Almost immediately after the court convicted seven police officers of assaulting pro-democracy protester Ken Tsang and jailed them for two years, Police Commissioner Lo Wai-chung gave the green light to a proposal by the police unions to raise money for the families of the seven officers, who are likely to lose both their jobs and their pensions.
Several political parties also plan to raise money for the seven officers’ families, according to media reports.
I am indeed shocked by these fund-raising efforts and are totally opposed to them, as they are likely to send a very bad and misleading message to society that what the seven officers did was morally acceptable.
Besides, the police unions’ indignation at the conviction of the seven officers is completely groundless and ill-founded.
The officers violated the law and the police code of conduct, and for that they have to pay the price, period.
As the only law enforcement agency in our city that is allowed to use deadly force against civilians, the police should always be held to a high standard.
No provocation by protesters or work-related stress in the performance of their duty can justify any excessive use of force by frontline police officers, let alone torture against any arrested suspect.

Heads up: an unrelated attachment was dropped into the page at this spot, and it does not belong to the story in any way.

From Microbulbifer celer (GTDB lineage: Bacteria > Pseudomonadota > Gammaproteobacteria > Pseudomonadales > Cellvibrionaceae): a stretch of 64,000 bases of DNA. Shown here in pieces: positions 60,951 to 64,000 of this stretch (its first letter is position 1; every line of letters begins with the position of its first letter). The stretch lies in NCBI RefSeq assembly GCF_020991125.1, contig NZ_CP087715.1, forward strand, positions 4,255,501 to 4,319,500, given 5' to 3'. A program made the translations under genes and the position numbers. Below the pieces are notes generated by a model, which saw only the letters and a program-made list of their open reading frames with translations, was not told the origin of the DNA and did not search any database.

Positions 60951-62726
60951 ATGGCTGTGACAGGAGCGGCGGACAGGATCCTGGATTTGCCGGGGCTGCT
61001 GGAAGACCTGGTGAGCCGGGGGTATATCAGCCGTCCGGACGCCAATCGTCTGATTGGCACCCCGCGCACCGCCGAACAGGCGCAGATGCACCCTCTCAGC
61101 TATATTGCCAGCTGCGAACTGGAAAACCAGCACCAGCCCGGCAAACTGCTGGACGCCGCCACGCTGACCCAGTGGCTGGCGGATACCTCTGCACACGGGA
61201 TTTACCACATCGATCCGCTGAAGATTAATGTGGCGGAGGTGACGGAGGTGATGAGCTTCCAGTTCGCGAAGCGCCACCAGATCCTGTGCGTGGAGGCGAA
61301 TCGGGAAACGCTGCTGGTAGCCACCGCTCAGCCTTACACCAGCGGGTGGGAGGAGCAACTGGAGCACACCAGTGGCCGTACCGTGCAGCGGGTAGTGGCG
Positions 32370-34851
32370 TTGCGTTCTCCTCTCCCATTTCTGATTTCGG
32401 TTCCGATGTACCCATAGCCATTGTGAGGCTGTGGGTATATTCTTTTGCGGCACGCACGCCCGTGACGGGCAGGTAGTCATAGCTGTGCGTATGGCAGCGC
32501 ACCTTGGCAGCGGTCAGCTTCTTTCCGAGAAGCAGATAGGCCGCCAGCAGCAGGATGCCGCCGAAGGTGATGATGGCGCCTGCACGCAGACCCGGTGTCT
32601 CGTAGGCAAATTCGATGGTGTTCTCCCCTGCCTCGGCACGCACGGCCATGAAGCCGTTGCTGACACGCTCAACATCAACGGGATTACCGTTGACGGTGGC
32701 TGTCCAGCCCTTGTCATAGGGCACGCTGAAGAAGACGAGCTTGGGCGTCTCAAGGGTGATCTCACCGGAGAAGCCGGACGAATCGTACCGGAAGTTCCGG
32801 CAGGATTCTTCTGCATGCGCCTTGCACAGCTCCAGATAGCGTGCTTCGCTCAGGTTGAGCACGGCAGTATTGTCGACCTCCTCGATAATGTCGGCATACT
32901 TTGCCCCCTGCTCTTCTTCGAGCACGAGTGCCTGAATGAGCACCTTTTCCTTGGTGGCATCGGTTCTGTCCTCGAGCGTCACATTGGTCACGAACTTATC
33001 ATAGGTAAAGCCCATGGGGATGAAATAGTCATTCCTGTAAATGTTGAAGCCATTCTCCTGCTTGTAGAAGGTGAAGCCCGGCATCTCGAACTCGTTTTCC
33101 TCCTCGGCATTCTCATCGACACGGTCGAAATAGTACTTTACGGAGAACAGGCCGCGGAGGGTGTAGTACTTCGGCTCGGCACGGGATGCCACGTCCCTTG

As far as the seven officers convicted of assault are concerned, the loss of their jobs and pensions is part of the lawful punishment for the crime they committed apart from the jail terms they received.
As such, any act to portray the seven cops involved in the assault case as martyrs or any effort to raise money as a compensation for them and their families would amount to an endorsement of their criminal act and the use of torture against arrested protesters.
Worse still, such endorsement could provoke our frontline police officers and incite them to use excessive force against protesters in the days ahead, thereby exacerbating the already antagonistic relationship between the police and pro-democracy activists.
I believe any effort to raise money for the seven officers and their families should be stopped immediately so as to send a clear message to the public that our police force is an impartial law enforcement institution that doesn’t tolerate any excessive use of force or violation of civil rights, and that it won’t hesitate to bring its own men to justice if that happens.
In the meantime, I also strongly urge the police to start legal proceedings against retired superintendent Franklin Chu over his alleged assault on civilians during the Occupy Movement in Mong Kok in 2014, in order to restore public confidence in our law enforcement.
This article appeared in the Hong Kong Economic Journal on Feb. 23
Translation by Alan Lee
[Chinese version 中文版]
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